Sisterhood of Dune by Brian Herbert
The Alloy of Law by Brandon Sanderson (audio)

Kensington Books:
To Walk the Night by E.S. Moore
Blood and Bullets by James R. Tuck

Random House Teens / Delacorte Press:
Unleashed by Nancy Holder

Orbit Books:
Blood Rights by Kristen Painter
Flesh and Blood by Kristen Painter
Bad Blood by Kristen Painter

Penguin Teen / Dutton/ Razor Bill/ Putnam:
Crossed by Ally Condie
Legend by Marie Lu
A Million Suns by Beth Revis

Little, Brown / Hachette Teen:
Daughter of Smoke and Bone by Laini Taylor

Paizo Publishing:
Pathfinder Tales: Death’s Heretic by James L. Sutter

DVD Review: The Captains

The Captains – A Film By William Shatner

The Captains is a documentary written and directed by William Shatner that follows the actor on in-depth interviews with the other five actors that have played captains on Star Trek. His mission was to discover what commonalities they all had and what brought them to the roles of their iconic characters.

Shatner (Captain Kirk of the original Star Trek) interviews Sir Patrick Stewart (Captain Picard of Star Trek: The Next Generation) at his home in London, Avery Brooks (Captain Sisko of Star Trek: Deep Space 9) in New Jersey, Kate Mulgrew (Captain Janeway of Star Trek: Voyager) in New York, and Scott Bakula (Captain Archer of Star Trek: Enterprise) and Chris Pine (Captain Kirk of the Star Trek 2009 film) in Los Angeles.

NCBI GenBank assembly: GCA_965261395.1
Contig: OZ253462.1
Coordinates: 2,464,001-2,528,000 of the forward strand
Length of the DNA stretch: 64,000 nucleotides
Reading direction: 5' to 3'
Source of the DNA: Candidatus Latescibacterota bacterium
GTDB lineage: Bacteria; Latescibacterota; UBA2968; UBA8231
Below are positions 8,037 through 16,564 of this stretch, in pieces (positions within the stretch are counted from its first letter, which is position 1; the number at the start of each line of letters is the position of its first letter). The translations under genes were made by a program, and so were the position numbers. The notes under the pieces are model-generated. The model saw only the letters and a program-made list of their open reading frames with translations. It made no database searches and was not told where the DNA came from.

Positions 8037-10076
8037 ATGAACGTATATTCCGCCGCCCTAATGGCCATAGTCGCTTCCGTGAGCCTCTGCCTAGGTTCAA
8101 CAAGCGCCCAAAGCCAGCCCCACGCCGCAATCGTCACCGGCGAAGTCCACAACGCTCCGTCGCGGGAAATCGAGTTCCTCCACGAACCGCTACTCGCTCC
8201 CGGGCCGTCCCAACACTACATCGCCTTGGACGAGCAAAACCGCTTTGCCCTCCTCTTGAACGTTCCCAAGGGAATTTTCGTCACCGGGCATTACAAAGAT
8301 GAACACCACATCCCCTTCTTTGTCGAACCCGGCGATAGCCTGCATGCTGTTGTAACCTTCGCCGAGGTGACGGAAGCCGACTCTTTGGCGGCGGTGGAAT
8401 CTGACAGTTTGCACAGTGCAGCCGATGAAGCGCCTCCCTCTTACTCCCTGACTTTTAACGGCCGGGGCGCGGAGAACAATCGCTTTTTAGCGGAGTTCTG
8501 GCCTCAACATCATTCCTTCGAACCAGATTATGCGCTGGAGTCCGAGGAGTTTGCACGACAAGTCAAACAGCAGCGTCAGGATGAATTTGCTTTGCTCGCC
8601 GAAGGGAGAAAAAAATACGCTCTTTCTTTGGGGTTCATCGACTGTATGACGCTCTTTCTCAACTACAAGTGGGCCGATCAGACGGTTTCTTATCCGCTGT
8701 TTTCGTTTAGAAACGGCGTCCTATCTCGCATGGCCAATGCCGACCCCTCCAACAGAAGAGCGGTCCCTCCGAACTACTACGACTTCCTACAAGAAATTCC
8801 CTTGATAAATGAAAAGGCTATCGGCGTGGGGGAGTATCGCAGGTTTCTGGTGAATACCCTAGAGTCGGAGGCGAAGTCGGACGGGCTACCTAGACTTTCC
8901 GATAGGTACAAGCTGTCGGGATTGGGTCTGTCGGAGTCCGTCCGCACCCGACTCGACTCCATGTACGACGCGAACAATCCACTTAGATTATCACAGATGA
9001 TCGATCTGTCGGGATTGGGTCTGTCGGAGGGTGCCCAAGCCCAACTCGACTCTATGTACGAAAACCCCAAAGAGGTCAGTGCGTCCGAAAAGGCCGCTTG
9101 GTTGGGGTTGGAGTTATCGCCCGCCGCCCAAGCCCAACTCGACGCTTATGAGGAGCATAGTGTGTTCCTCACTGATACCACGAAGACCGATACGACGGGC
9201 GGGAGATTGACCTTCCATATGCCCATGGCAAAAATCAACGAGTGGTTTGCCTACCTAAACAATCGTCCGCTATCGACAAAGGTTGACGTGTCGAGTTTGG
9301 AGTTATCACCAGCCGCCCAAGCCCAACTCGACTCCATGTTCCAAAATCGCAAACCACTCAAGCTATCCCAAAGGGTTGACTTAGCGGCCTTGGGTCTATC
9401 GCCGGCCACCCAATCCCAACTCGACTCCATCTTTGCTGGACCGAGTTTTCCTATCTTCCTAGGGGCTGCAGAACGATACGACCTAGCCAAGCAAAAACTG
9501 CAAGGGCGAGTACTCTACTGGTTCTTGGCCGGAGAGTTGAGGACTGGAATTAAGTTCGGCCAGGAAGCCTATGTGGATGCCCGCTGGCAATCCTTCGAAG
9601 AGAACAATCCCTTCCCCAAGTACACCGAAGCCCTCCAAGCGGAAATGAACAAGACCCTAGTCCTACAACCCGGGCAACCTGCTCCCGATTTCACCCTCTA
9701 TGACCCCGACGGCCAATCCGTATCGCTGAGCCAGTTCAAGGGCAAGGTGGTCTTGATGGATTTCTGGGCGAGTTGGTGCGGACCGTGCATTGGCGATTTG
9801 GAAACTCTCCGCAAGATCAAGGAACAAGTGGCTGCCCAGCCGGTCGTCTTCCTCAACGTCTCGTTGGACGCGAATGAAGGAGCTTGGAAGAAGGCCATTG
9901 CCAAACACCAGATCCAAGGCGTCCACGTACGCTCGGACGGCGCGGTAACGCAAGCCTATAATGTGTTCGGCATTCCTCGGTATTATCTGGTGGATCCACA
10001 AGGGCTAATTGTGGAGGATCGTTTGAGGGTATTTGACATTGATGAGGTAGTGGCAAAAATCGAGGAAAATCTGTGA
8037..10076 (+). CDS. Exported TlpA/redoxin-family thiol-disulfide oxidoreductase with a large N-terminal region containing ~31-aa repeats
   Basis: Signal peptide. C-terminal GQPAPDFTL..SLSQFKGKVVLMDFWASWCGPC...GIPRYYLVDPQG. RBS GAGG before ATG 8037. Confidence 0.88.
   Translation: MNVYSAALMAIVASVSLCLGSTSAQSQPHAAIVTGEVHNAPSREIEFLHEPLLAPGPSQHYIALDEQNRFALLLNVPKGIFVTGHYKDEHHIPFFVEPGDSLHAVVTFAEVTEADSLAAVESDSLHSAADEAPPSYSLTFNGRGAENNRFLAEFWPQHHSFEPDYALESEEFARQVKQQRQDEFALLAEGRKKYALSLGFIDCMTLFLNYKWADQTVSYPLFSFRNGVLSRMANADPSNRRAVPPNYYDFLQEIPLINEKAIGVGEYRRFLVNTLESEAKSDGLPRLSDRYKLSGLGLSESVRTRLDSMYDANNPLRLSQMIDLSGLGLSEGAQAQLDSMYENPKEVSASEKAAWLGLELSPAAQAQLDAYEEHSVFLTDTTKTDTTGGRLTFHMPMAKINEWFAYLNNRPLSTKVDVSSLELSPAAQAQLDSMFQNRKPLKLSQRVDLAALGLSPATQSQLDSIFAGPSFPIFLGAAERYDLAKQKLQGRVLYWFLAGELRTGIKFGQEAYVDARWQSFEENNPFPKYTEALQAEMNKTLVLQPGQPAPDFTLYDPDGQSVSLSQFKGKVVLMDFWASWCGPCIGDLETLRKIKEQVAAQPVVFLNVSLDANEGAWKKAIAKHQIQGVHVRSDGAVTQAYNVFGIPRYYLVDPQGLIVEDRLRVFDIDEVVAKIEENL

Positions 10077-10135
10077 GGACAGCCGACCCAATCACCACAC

Each interview was unique to the actor’s personalities and provides a thoughtful and poignant look at each actor. Shatner does a great job of tailoring each interview and creating a unique experience. His interview with Stewart is by far the most interesting, as the two actors share experiences and an obvious camaraderie. The interview with Brooks is unfortunately awkward and strange. Poor Shatner asks questions, and gets Brooks responding with nothing but piano music. It’s both painful and humorous to watch. The interview with Mulgrew is both light-hearted and moving. Shatner’s interview with Bakula is by far the most relaxed and down-to-earth, as Bakula has that easy-going personality that made him a joy to watch. And the interview with Pine was the shortest. Though Pine, of course, has only starred in one feature film so far, as opposed to all of the others in multiple seasons of television. I still would have liked to see more interaction between the two. After all, Pine is the one “current” captain continuing the franchise at the moment.